For many Californians, shipping a car is not a matter of if, but when. Vacation, college, moving to or away from the are are all common scenarios. If you need to transport a car to or from California, here is the basics of how the process works.
1. Use a reputable broker
There are many Car Transport Companies in California that people can choose from. The problem is that choosing the wrong company can lead to frustration, anger, financial loss. A good broker will make sure that any transportation service recommended will be professional, experienced, and capable of delivering a first rate service. Your broker will be there to answer any questions you might have, and to offer you helpful advice.
2. Transportation costs
There are several factors that affect the cost of transporting your car. The size of the car, travel distance, and the ease of pickup and delivery are some of the factors in the cost. If you opt for an enclosed transporter, that will normally cost more than using an open one. You may want to use a closed transporter if your car is a vintage model or a luxury auto.
3. When to schedule
Contrary to what many believe, when transporting a car to CA, (or away from), months or weeks of advanced notice are not required. Wait until about a week or so before you want your car transported then simple call your broker to book a carrier.
4. Carrying goods in the car
Technically, this is prohibited. In practice, most transport services will be reasonable and will not object to carrying a small amount of goods in the car, although they may request an extra fee for doing so. If your goods are lightweight and out of sight in the trunk, you should not have a problem. Otherwise, it is advisable to contact the carrier in advance and tell the company what you want to bring.
You may have other queries about the process, and having a broker means you can get impartial answers that can offer you peace of mind.
Frequently Asked Questions
Answers to Your Car Moving Questions
The hardest thing for people researching car moving companies to understand is that the prices they are getting are not hard and fast gaurantees, but rather ESTIMATES of what one company thinks it will take to get a vehicle moved promptly versus another company's opinion of what it will take. Don't be fooled, there are not carriers committed to take your vehicle at these quoted prices, the company you choose will still have to get to work getting a carrier to commit to move it at the price they quote you.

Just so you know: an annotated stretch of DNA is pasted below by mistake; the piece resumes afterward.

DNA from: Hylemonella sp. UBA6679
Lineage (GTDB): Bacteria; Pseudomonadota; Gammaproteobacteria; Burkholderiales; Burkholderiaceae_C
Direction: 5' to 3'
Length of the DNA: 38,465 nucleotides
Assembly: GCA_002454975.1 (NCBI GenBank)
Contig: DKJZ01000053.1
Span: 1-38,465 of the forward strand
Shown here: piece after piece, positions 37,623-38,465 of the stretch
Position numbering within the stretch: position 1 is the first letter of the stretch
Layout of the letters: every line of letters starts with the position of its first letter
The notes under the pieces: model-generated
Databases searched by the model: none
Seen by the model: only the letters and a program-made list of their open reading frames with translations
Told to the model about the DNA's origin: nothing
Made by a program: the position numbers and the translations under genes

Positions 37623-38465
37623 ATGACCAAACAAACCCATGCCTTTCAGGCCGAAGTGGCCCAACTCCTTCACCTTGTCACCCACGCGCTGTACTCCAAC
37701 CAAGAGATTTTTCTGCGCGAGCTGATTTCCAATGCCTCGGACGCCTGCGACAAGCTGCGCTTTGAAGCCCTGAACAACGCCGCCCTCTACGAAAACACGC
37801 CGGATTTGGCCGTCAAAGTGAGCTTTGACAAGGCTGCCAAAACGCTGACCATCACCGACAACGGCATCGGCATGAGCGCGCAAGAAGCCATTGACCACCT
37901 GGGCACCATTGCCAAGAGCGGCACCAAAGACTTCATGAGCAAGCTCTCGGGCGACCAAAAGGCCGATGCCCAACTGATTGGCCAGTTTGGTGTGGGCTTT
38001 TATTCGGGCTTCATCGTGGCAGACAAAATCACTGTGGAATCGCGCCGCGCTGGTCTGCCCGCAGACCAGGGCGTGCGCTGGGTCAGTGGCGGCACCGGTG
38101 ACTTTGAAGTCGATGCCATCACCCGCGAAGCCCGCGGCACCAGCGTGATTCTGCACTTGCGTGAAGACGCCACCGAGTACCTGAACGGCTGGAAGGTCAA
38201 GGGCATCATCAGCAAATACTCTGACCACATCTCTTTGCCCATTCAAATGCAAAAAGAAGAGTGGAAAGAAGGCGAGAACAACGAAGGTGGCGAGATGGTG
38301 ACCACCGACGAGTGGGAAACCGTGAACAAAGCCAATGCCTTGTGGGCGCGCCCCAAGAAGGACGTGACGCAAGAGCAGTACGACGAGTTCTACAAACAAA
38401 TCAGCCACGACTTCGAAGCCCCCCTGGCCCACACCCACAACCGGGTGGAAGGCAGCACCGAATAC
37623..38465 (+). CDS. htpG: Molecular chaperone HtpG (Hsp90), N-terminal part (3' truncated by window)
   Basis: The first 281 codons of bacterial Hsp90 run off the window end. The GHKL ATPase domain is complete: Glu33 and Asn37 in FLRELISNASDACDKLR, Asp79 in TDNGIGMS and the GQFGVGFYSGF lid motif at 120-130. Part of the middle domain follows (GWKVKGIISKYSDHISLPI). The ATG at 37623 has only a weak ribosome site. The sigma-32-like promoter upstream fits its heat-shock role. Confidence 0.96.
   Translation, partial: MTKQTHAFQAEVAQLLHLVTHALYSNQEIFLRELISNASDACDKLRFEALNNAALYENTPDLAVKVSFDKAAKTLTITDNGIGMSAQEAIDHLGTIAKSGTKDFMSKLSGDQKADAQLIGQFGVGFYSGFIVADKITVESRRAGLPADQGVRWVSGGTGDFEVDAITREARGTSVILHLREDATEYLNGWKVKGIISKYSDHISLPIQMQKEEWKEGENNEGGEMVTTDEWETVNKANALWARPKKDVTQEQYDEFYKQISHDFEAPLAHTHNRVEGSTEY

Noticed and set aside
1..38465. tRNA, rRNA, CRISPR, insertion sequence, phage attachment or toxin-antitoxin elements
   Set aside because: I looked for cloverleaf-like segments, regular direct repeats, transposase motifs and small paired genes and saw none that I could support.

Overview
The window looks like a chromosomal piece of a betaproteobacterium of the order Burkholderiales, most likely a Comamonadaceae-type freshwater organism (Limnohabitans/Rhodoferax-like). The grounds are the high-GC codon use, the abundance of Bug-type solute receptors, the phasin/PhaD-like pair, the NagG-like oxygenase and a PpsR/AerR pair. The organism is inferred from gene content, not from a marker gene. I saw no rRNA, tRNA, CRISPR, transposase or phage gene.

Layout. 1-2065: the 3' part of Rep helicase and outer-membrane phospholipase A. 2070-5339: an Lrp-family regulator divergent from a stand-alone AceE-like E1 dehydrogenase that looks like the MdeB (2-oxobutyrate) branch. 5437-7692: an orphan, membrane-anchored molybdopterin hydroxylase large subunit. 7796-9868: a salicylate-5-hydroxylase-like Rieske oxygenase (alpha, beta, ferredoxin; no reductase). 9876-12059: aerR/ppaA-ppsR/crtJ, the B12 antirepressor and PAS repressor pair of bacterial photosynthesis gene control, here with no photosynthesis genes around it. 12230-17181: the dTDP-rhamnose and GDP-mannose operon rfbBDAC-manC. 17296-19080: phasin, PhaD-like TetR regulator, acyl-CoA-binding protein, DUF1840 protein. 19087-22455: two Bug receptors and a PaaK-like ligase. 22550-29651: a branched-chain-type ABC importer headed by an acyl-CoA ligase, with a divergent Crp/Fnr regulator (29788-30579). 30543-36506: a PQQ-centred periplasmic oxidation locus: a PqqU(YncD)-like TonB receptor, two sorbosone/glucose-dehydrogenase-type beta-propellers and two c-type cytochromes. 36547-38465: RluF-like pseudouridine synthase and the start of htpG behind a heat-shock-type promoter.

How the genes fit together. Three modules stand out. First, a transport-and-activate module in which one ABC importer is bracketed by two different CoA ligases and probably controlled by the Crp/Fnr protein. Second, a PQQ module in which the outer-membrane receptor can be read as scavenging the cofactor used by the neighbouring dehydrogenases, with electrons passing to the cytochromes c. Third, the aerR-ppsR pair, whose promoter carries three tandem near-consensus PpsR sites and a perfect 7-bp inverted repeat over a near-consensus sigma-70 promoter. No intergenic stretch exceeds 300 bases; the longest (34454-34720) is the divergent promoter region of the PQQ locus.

Your total price breaks down into two parts, the broker's fee (or 'deposit' as everyone calls it) and the carriers fee (your COD amount) Make no mistake about this, EVERYONE YOU ARE GETTING SALES CALLS FROM IS GOING TO BROKER YOUR MOVE. In this industry, there are brokers who try to fool you into thinking that they are the actual carriers and there are an equal amount of carriers who sell themselves on the fact that they have a truck or two but are not being honest about the fact that they broker out 90% of the orders they book. Here is a quick easy way to tell, if a company takes an up front fee, whether they call it a deposit or any other name, they are a broker. Carriers do not take any payment until the vehicle is delivered.
In our opinion, you are crazy to do so. Have you ever been paid up front for the work that you perform for your employer? Why would you pay a fee up front when there are reliable and trustworthy companies like ours that won't ask for it until we provide you with your carriers details?
The average transit time from pick up to delivery on any vehicle going coast to coast will be between one and two weeks. From there you can figure your transit time based on how far your vehicle is traveling, i.e. from either coast to the Midwest might average 3-7 days.